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The UK has other ways of crucifying people, particularly celebrities. The gutter press (tabloid newspapers produced by an opportunistic conspiracy of cads and flesh-mongers) are masters at it. They first pounced on Doherty for apparently chasing the dragon in 2005, and, out for blood, they probed and milked the bizarre twists in his drugs usage for years. His dalliance has involved spells of rehab and jail, but the sheer viciousness of the scrutiny and the headlines may well have been worse. Echoes of these are cut and plastered around Reynolds' cross itself - perhaps referencing Jamie Reid's seminal Sex Pistols artwork - but here there are just capitals in the same headline typeface, saying things like JUNKIE SCUM, WEED TO PENGUINS, ON ?CRACK? or THE BALLAD OF MOSSY AND CRACKHEAD. That last one is a riff on the title of the afore-mentioned Lennon song, and refers to Kate Moss, the iconic superstar model who Doherty almost married.

The British press love a build-'em-up-knock-'em-down strategy when they have someone in their sights, and when the subject seems to be in self-destruct mode, it's like the pizza delivery comes right to their grubby desks. For the British press, Doherty was a dream come true. But you might say Jesus also self-destructed - the confusingly varying Gospels report that he put up no self-defence at his trial. And that raises the question, who is For Pete's Sake all about - Jesus or Doherty?  www.wildculture.com/article/nailing-very-naughty-boy/1488

See also Guardian Review  http://www.theguardian.com/commentisfree/2015/feb/20/what-is-blasphemy-eyes-church-pete-doherty

Independent Review http://www.independent.co.uk/arts-entertainment/music/news/pete-doherty-crucified--for-art-10057822.html

Nick Reynolds and The Rev'd Canon Stephen Evans

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Robin Mason's 'Deposition After Rubens' (below)

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In his entire body of work Mason's reference with the past interweaves parallel journeys between the art historic and the personal. A consistent re-imaging of theatrical backdrops and stage-like structures inhabited by amorphic tree and flower forms aligns the work with both surrealism and Northern European medieval images. This stage-like presence is a reflection of childhood performances on the stage, the theatricality of high-church ceremony and the fairground paintings of his early life in Porthcawl.     http://robinmason.net/

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'It was for freedom' by Charlie Mackesy, Oil on a prison door (below) 

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This is an original prison door from Norwich prison 1850 -1970.  This work is about judgement and forgiveness.  With Christ there is no guilt or shame. We are forgiven. Charlie Mackesy

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 'Comrade of the sky' by Wolfe Lienkewicz it contains imagery of Michelangelo Bridget Rilley and Hirst  (below)

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 'Figure xii' by Nasser Azam (below) 
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'Breakdancing Jesus' by Cosmo Sarson (below).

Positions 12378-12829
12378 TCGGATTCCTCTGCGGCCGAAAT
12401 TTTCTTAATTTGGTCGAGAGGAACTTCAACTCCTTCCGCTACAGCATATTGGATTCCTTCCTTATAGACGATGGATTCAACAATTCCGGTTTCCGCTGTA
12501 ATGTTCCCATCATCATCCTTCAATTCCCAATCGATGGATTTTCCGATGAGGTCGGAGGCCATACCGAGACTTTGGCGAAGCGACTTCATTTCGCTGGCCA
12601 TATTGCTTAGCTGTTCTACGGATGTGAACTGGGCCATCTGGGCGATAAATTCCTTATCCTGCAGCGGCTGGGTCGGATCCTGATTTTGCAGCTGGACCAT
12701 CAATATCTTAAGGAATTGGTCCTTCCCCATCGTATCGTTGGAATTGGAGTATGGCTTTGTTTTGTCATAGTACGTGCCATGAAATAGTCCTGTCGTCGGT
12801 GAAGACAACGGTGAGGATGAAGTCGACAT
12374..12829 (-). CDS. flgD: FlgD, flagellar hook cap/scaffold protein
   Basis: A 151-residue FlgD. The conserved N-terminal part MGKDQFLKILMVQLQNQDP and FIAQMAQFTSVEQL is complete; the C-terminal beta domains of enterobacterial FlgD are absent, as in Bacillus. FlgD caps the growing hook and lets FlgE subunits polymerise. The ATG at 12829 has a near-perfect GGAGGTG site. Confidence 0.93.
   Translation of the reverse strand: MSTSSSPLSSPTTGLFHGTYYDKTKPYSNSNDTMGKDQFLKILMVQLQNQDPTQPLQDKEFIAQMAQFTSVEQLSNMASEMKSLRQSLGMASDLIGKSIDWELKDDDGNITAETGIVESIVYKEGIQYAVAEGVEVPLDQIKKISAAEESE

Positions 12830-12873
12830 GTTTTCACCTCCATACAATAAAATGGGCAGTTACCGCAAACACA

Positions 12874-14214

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 'Head of Christ' by Charlie Mackesy 
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 'As it Was in the Beginning' by Ben Moore
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'Desgarro II' by Ricardo Cinalli
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'Tear Drop' by Robi Walters
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 The first Stations of the Cross exhibiton also held at St.Marylebone Parish Church featured artists including Mat Collishaw, Polly Morgan, Paul Fryer, Antony Micallef, Alison Jackson and Sebastian Horsley. Click here to view 'SOC' 2014  

For all sales enquiries and interview requests please contact: info@artbelow.org.uk 

'Figure xii' by Nasser Azam, Collage and Mixed Media on Paper, 28 x 28 inches
'Speaking in Tongues' by Paul Benney, Oil And Pigmented Resin On Wood, 8ft x 12ft
'This is my body' By Charlotte Bromley Davenport, Photographic Print, Framed, Edition of 5, 735 mm x 996 mm
'Long Suffering Trooper' by Ryan Callanan, 2010, Resin, Edition of 25, 35 x 20 cm
'Desgarro II' by Ricardo Cinalli, Acrylic box with 3 layers, oil and broken glass, 76 x 60 x 30cm
'Dascent with gerbera' by Chris Clack, Photographic Print, Edition of 5, 126cm x 90cm
'Crown of Thornes' by Marguerite Horner, Oil On Linen, 50x50cm
'Comrade of the sky' by Wolfe Lienkewicz, Charcoal on canvas, 10 ft by 12 ft
'It was for freedom' by Charlie Mackesy, Oil on a prison door (circa 1900 Norwich), 27 x 111 x 3 inches
'Head of Christ' by Charlie Mackesy, Sculpture, 30cm x 30cm
'No Human Way to Kill' - Electric Chair by Robert Priseman, Limited edition gyclee print of 40, Framed A1 SIZE
'Breakdancing Jesus - The Salute' by Cosmo Sarson, Oil on board, 86 cm x 122 cm
'St. Jude Thaddeus', 2012 by Paul Benney, Oil and Resin on Wood, 48 x 24 inches
'The Last Supper' by Mark Urwin, Framed Print
'Tear Drop' by Robi Walters, Recycled card, White spray, Glue and Plywood, 60" h x 47" w
'For Pete's Sake' by Nick Reynolds and Schoony, 8 foot by 7 foot by foot, Fibre glass with marble finish, nailed onto wooden cross.
'Deposition after Rubens' by Robin Mason, 2015 Pigmented Acrylic Gesso, Oil on Canvas 240cm x 180cm
'As it was in the beginning' by Ben Moore, 2014, Oil on Canvas, 100cm x 150cm